You have to love The New York Times’ ridiculously ethical refusal to look out for their own in reviews. If you haven’t already, check out Rice history professor Douglas Brinkley’s review of Times correspondent Jodi Kantor’s The Obamas in this week’s New York Times Book Review, one of the more condescending and (sorry) gendered reviews we’ve seen in a long time.
With weeks of media hype and White House blowback muddying the water surrounding The Obamas, one can imagine how the freelancer assigned to review it might not be able to pass up the opportunity to flay a Times reporter in her own backyard. (See Michael Kinsley’s review of Times documentary Page One.) But Mr. Brinkley’s review wasn’t negative, it was just dismissive.
“Call it chick nonfiction, if you will,” he wrote. (We probably won’t, thanks.) “This book is not about politics, it’s about marriage, or at least one marriage, and a notably successful one at that.”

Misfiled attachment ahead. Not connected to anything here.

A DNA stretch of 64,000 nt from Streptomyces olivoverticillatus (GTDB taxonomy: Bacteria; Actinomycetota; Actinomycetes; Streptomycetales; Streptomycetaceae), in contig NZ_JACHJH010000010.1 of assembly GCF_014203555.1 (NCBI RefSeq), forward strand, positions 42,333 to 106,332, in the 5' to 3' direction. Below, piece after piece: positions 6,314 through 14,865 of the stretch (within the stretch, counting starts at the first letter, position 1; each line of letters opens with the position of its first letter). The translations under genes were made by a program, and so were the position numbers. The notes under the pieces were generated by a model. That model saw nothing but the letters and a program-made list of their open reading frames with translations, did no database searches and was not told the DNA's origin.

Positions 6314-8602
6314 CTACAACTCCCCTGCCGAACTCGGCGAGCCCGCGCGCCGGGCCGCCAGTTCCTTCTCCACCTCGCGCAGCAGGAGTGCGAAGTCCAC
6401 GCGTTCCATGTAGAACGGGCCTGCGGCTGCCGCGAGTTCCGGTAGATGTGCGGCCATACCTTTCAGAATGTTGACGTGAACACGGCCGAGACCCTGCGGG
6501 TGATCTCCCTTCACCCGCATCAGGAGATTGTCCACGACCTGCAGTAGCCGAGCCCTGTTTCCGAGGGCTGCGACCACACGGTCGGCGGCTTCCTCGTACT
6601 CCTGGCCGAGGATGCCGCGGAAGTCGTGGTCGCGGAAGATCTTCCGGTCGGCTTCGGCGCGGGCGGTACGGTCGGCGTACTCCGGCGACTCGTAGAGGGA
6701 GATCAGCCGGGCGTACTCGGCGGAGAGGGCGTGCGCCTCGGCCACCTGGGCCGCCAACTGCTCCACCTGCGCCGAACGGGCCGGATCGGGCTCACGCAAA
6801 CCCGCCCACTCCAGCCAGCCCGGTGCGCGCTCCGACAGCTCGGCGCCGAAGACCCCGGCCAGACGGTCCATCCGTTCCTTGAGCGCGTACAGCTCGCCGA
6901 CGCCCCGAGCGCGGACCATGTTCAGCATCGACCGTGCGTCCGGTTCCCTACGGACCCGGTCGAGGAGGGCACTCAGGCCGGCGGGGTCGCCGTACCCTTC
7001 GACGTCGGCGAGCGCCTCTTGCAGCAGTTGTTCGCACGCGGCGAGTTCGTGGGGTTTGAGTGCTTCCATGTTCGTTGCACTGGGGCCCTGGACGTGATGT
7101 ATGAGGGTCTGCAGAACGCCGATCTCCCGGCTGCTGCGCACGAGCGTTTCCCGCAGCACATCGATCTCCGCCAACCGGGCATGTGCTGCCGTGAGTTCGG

Ah, books about politics are regular nonfiction and books about marriage are chick nonfiction. Got it. But what, according to Professor Brinkley, are the conventions of this newfound genre?
If The Obamas is an exemplar, chick nonfiction is a home for “dimly controversial palace intrigue” that “reconstructs a half-dozen or so strange, gossipy moments that hardly hold up as serious journalism, but provide insight nonetheless.”
In other words, finding unreported, if minor, controversies and reconstructing them through conversations constitutes “insightful” chick nonfiction, which is not the same thing as “serious journalism.” (We wonder if Ryan Lizza has been informed.)
We suppose Ms. Kantor (a reportorial Wunderkind, Mr. Brinkley says) was overjoyed to hear she has “gumption,” at least. We’re pretty sure that’s, like, the chick nonfiction equivalent of talent.
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